NWTF Shows Support for ESA modifications

EDGEFIELD, S.C. — The National Wild Turkey Federation supports the modifications enacted by the National Marine Fisheries Service and U.S. Fish and Wildlife Service to their regulations for implementing the Endangered Species Act.

The changes will better clarify how the two agencies will consider different aspects of the law and align current regulations with the intent of the original law.

  • Provide clarification that the same standards are used to list or delist a species; in other words, does the species currently meet the definition of threatened or endangered?
  • When new species are listed as threatened, specific rules tailored for their protection will be provided, instead of automatically applying the same restrictions as if they were endangered.
  • Streamline interagency consultation regarding the impact management projects will have on species, so that beneficial projects move forward.

Protection of our threatened and endangered species is crucial, and the NWTF recognizes the role the Endangered Species Act plays in this protection. The NWTF has also witnessed how lack of clarity in the regulations and the consultation process have resulted in delays of project implementation that would ultimately benefit the environment and listed species.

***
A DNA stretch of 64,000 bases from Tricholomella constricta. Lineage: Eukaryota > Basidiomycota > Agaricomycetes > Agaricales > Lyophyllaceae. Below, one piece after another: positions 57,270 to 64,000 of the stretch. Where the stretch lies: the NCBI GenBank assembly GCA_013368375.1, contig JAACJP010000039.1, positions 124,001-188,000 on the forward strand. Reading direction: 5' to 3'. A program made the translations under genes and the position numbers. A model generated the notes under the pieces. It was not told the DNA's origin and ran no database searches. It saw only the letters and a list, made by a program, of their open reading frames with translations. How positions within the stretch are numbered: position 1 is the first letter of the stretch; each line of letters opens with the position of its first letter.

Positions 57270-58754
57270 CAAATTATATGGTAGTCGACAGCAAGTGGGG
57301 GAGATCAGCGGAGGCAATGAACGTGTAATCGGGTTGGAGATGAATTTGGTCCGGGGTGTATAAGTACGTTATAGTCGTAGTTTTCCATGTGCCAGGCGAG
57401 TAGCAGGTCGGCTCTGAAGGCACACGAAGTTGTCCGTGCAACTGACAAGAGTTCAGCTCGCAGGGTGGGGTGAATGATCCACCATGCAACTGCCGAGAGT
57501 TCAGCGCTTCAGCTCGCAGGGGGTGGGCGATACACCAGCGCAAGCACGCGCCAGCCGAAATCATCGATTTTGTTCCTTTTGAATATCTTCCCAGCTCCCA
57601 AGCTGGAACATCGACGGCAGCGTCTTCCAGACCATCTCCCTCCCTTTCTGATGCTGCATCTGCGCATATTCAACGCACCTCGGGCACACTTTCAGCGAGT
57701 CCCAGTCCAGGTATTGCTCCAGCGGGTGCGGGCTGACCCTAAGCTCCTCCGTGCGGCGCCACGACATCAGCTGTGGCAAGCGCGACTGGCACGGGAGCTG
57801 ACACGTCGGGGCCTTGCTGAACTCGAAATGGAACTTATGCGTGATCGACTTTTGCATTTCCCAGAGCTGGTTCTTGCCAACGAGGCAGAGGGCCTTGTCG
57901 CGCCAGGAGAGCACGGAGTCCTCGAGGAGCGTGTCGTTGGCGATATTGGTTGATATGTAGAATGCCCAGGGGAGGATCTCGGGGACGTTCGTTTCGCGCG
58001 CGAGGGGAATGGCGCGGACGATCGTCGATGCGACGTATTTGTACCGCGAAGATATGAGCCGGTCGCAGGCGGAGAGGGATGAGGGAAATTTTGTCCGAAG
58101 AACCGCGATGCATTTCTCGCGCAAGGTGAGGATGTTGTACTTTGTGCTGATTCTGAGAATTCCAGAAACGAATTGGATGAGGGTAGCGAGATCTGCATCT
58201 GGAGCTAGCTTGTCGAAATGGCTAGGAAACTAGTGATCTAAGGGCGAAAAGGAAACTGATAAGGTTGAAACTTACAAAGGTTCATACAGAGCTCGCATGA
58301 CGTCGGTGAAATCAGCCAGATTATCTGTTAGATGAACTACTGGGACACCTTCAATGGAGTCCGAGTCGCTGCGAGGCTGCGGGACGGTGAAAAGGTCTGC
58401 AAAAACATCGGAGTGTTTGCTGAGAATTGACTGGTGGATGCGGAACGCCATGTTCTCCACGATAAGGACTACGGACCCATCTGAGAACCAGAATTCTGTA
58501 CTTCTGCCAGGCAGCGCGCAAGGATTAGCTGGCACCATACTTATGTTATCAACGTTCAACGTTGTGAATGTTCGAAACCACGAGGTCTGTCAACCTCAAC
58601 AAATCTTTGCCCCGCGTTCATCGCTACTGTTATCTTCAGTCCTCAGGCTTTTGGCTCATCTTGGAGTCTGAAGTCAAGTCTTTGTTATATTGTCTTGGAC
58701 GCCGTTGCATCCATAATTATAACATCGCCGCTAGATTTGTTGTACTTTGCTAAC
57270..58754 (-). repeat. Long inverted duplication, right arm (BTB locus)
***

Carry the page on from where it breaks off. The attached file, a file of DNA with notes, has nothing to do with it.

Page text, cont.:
“We applaud the Department of Interior for clarifying their rules and streamlining the consultation process, paving the way for important forest restoration work that benefits and protects threatened and endangered species before disaster strikes and the habitat is destroyed,” said NWTF CEO Becky Humphries. 

For more information on the changes to the ESA, visit https://www.doi.gov/pressreleases/endangered-species-act

About the National Wild Turkey FederationWhen the National Wild Turkey Federation was founded in 1973, there were about 1.3 million wild turkeys in North America. After decades of work, that number hit a historic high of almost 7 million turkeys. To succeed, the NWTF stood behind science-based conservation and hunters’ rights. The NWTF Save the Habitat. Save the Hunt. initiative is a charge that mobilizes science, fundraising and devoted volunteers to raise $1.2 billion to conserve and enhance more than 4 million acres of essential wildlife habitat, recruit at least 1.5 million hunters and open access to 500,000 acres for hunting. For more information, visit NWTF.org.